fb721890245April 15, 2010
Very difficult film to find which is unfortunate. The relationships are real and moving. One can imagine so many families living on the edge of povery in this type of a reality. Will they find satisfaction in life? Hard to say. I didn't cry like Roger Ebert but I was moved.
July 17, 2011
One of those no-soundtrack, no-action, mumbling dialog dramas, this time about a penniless single mother - reclusive brother in law- errant son triangle. It did nothing for me.
December 13, 2010
"Ballast" is simply one of the deepest moving pictures I have seen in a long time. The story is about three people who live a life of poverty, despair, and sadness in Mississippi Delta. The first time watching this was tough due to the slow pace of the picture but gradually this is one of Lance Hammer's strong strengths because he patiently giving his characters life and a the start of a future.
I really admired the mother Marlee played by Tarra Riggs. Her character was the most fascinating to me. What took me by surprise is how she becomes a leader. A REAL leader while slowly building a foundation. Lawrence (Michael J. Smith) is Marlee's sister-in-law and Marlee's son James (JimMyron Ross) who at first hangs out with troublemakers then realizes they are using him.
There is also a fourth character who goes by the name of John (Johnny McPhail). Not much is known except that he seems to be a good neighbour(John found Lawrence shot and called paramedics for help. When Lawrence is healed, John checks on Lawrence to make sure he's alright).
Overall "Ballast" is a paridigm picture that I didn't expect. This picture is an honest way of seeing real people doing things real people would do in the real world. Lance Hammer's picture also made me wonder and say "There is hope in life. There is real hope for those who are unfortunate".
August 22, 2010
A minimalist film, but with a lot of heart and emotion. No glitz or glam here - just a peek into the life of a family. Great performances from the cast.
August 22, 2010
Ballast looks beautiful, and I want to see what Lance Hammer does next, but someone needs to kick the shit out of this kid.
January 9, 2009
Beautifully photographed simple film. There is no music to manipulate you. It all feels real. For the most part the actors are wonderful and the film creates a great atmosphere. Very exciting debut by the director.
fb1413120010June 22, 2012
Heartbreaking and realistic. Watching this, it's hard to believe that we all live in the same country. That people like this live out their lives underneath the very same nation we are a part of. Anyway, this film is so understated and so well-done and so disturbing and surprising, it's a shame if you don't see it. So go see it.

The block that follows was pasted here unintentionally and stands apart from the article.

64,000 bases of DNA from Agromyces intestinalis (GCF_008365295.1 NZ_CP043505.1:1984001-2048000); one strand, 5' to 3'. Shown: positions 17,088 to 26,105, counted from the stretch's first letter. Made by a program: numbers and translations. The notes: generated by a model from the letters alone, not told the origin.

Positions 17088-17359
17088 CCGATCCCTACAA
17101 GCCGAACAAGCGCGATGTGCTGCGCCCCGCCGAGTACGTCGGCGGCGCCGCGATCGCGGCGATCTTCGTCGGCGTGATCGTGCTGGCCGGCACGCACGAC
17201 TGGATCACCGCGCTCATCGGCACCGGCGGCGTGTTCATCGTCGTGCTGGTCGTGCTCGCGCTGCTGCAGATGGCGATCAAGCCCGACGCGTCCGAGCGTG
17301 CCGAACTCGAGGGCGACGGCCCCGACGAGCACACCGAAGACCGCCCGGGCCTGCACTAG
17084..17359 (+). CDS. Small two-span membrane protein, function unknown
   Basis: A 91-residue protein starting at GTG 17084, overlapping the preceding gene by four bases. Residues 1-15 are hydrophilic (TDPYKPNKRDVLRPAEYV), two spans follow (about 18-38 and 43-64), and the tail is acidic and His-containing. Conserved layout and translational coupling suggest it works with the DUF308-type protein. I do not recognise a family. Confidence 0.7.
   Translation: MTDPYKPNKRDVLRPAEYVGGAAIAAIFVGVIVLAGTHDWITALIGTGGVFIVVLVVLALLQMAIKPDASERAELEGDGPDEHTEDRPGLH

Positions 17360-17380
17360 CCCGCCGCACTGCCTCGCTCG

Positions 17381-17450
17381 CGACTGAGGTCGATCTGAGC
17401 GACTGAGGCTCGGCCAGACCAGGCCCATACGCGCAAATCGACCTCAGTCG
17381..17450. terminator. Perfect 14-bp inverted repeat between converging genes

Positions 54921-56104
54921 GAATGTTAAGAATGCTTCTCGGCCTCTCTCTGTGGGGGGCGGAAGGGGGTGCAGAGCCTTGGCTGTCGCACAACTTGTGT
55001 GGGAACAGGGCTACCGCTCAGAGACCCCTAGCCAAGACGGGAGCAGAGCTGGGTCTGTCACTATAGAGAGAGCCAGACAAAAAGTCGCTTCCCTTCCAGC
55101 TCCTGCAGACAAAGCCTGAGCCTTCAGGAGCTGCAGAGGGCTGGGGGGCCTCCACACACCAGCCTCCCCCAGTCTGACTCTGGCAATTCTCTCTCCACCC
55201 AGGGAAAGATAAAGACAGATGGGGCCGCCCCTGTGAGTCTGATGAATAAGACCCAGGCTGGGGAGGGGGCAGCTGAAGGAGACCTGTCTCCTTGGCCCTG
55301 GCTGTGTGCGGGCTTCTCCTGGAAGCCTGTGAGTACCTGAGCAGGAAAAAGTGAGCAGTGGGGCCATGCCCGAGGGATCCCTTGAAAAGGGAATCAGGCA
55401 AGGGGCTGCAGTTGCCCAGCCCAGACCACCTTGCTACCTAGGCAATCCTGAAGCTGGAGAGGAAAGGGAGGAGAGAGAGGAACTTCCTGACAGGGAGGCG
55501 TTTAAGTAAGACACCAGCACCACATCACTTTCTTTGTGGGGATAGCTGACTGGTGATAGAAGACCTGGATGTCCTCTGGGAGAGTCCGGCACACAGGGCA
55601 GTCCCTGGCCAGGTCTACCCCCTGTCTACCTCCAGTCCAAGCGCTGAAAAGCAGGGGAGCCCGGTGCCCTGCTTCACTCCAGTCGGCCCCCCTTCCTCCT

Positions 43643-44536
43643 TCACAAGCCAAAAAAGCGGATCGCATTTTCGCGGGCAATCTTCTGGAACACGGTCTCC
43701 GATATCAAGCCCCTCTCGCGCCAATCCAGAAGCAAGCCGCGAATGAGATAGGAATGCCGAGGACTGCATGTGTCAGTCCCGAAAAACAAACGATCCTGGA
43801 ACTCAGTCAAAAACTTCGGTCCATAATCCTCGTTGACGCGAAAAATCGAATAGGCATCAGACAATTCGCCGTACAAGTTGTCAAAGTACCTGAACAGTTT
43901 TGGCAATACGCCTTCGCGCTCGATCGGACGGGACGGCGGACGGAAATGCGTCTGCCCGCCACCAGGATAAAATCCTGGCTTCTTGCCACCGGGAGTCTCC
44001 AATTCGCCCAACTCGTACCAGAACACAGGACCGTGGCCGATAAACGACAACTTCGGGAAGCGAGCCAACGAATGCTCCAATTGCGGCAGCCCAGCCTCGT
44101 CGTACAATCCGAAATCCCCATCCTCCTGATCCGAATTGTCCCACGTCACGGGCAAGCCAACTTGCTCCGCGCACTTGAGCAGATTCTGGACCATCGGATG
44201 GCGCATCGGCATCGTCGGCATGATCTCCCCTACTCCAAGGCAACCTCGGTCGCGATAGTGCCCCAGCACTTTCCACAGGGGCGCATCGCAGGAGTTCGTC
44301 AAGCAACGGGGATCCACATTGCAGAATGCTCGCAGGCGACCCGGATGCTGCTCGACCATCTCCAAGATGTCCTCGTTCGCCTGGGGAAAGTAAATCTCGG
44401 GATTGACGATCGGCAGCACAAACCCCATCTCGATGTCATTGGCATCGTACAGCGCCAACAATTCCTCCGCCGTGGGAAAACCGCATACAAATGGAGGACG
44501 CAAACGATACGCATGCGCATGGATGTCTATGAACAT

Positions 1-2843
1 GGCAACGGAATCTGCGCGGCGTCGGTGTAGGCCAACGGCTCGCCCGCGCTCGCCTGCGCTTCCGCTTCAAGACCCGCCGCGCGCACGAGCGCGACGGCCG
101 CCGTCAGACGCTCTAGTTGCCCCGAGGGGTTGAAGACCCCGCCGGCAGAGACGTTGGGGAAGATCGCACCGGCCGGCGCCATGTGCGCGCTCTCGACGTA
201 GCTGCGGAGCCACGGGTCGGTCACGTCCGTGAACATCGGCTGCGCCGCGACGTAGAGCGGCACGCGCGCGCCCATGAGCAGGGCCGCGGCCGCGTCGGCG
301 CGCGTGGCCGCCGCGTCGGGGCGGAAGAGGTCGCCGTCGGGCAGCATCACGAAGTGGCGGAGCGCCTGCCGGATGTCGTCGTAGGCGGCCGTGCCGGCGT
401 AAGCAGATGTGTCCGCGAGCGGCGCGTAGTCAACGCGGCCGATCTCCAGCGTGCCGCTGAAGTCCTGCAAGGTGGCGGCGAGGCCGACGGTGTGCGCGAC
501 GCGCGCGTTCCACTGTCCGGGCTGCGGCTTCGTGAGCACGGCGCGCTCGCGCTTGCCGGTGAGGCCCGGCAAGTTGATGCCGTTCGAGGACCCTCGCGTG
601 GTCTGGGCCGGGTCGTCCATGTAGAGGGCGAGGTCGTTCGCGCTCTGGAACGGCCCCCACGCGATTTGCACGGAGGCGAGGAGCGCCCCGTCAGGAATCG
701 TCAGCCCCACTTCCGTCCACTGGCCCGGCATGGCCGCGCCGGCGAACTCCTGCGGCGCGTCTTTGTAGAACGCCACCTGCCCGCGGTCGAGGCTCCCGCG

November 28, 2010
Quiet movies like this are rare in my queue. Admittedly, I usually like spectacle in movies I watch. But I sure do appreciate good ones. And this is one of them. In will undoubtedly be compared to movies like George Washington or Das Weisse Band because of the settings, style and key elements of kids. And this one just has a mood to it that really give you enough to feel engaged, and I think that is what they were going for. It tried to leave you detached and slowly bring you in so that you feel how everyone is trying to connect.
The stars are very good in this movie and it never tries to force much of its agenda on you. It just tells the story, beautifully. It just could have been filmed with a little more depth of focus. A small complaint for a good overall movie.
January 6, 2010
Wonderfully shot and composed by Lance Hammer. This film truly captures some of the harsh realities of the South. Hammer never formally presents the movie conventionally to the audience, but lets the story unfold itself by showing the scenes before explaining them.
December 9, 2009
disturbing movie about shattered relationships and dysfunction. a little hard to watch but definitely worth seeing.
March 28, 2009
An austere and beautifully shot film about the things that tear us apart can also bring us together. An impressive directorial debut.
December 24, 2008
Hammer delivers a southern-fried slammer. Unassuming, stark and real. The director's patience and sense of mystery is remarkable. It's one of the best films in a terrible year for film. See it!
November 24, 2008
I saw this movie a few weeks ago, and I'm still waiting for something to happen in it. I want my money back (and I saw it for free).